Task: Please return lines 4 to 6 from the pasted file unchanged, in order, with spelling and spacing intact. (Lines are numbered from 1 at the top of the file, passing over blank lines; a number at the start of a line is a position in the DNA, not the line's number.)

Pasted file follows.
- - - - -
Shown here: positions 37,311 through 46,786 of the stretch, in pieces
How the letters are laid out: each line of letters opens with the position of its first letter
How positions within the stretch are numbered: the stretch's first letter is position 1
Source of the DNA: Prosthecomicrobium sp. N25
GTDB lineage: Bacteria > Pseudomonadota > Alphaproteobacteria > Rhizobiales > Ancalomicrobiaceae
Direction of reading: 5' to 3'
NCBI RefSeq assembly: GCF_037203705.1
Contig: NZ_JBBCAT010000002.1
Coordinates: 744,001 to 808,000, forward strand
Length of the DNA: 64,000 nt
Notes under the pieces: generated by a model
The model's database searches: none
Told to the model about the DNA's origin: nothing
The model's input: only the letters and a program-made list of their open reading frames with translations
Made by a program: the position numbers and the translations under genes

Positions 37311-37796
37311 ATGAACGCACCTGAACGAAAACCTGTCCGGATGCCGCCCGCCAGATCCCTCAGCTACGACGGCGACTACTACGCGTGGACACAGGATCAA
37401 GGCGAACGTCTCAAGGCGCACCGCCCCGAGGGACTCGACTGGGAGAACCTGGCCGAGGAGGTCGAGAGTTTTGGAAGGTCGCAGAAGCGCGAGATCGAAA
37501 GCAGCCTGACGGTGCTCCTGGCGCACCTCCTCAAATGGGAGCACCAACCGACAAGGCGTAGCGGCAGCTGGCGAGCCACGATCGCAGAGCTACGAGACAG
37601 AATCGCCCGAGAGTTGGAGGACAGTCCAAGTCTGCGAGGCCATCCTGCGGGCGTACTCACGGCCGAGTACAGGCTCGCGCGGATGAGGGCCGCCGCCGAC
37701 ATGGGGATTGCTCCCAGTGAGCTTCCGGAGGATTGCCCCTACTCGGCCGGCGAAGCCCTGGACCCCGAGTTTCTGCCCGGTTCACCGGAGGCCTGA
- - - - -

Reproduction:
Source of the DNA: Prosthecomicrobium sp. N25
GTDB lineage: Bacteria > Pseudomonadota > Alphaproteobacteria > Rhizobiales > Ancalomicrobiaceae
Direction of reading: 5' to 3'